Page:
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Mothers on the Fast TrackHow a New Generation Can Balance Family and Careers$
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Mary Ann Mason and Eve Mason Ekman

Print publication date: 2007

Print ISBN-13: 9780195182675

Published to Oxford Scholarship Online: May 2012

DOI: 10.1093/acprof:oso/9780195182675.001.0001

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Mothers' Choices: Staying the Course, Opting Out, or Dropping Down

Mothers' Choices: Staying the Course, Opting Out, or Dropping Down

(p.49) 4 Mothers' Choices: Staying the Course, Opting Out, or Dropping Down
Mothers on the Fast Track

Mary Ann Mason

Eve Mason Ekman

Oxford University Press

Almost all mothers consider, at least briefly, whether they can handle both a challenging career and a young family. Roughly half of women who begin a fast-track job will stay the course, but a substantial number, mostly mothers, will drop out or drop down to a less demanding track. Doing so usually is not really a matter of choice even though some mothers believe it is. This chapter points out that working parents are forced out by backward family-leave policies, the escalating demands of the workplace, and a society which increasingly points a finger at mothers' ambitions. In this sense, the second tier and a temporary stay-at-home option are welcome alternatives to the rigid 9-to-5 track. But most mothers do not realize that dropping down will close doors permanently, even when a part-time track is advertised as a temporary alternative.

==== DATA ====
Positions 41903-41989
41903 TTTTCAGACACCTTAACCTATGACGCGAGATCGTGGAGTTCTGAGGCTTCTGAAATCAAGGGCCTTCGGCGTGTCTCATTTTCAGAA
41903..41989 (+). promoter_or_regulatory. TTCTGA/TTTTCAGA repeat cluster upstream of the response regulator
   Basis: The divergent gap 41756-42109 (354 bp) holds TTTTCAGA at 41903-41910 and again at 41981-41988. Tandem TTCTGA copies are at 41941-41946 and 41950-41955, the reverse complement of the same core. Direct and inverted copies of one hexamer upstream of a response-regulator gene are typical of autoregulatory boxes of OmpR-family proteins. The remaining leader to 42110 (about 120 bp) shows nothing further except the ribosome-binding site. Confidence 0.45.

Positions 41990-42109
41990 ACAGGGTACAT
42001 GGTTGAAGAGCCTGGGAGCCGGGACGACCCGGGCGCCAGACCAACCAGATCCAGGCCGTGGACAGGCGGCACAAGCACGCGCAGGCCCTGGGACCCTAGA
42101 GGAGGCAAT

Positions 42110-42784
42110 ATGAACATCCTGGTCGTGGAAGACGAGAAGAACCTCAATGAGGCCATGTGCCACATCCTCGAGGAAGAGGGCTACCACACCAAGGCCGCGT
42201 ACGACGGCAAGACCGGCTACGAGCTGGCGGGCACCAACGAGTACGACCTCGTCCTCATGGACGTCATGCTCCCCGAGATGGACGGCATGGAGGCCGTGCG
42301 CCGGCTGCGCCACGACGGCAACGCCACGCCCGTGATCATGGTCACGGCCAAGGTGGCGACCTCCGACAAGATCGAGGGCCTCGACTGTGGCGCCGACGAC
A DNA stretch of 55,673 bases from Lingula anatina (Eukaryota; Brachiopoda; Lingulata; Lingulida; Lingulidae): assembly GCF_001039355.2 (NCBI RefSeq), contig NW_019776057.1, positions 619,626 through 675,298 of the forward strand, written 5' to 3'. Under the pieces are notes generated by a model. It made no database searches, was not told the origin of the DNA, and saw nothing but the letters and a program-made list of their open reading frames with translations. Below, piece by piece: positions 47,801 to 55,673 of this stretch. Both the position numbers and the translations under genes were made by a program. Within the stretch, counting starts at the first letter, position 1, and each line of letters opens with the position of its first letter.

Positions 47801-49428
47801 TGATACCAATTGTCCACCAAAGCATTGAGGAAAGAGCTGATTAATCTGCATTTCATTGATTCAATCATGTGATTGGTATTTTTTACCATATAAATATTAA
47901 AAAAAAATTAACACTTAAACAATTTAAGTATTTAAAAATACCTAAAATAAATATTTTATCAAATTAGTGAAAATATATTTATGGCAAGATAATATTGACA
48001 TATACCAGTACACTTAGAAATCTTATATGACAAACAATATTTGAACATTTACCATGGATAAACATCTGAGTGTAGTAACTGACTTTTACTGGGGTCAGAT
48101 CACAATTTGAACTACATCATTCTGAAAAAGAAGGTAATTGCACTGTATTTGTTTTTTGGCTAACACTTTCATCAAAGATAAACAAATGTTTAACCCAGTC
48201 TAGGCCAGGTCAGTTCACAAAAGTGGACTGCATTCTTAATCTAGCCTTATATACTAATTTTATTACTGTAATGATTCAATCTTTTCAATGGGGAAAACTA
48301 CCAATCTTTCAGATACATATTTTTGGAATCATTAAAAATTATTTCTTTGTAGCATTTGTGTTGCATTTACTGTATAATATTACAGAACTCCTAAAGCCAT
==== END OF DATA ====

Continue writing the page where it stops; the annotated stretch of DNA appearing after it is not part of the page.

Keywords:   family-leave policies, working parents, stay-at-home, professional women, career–family tradeoff

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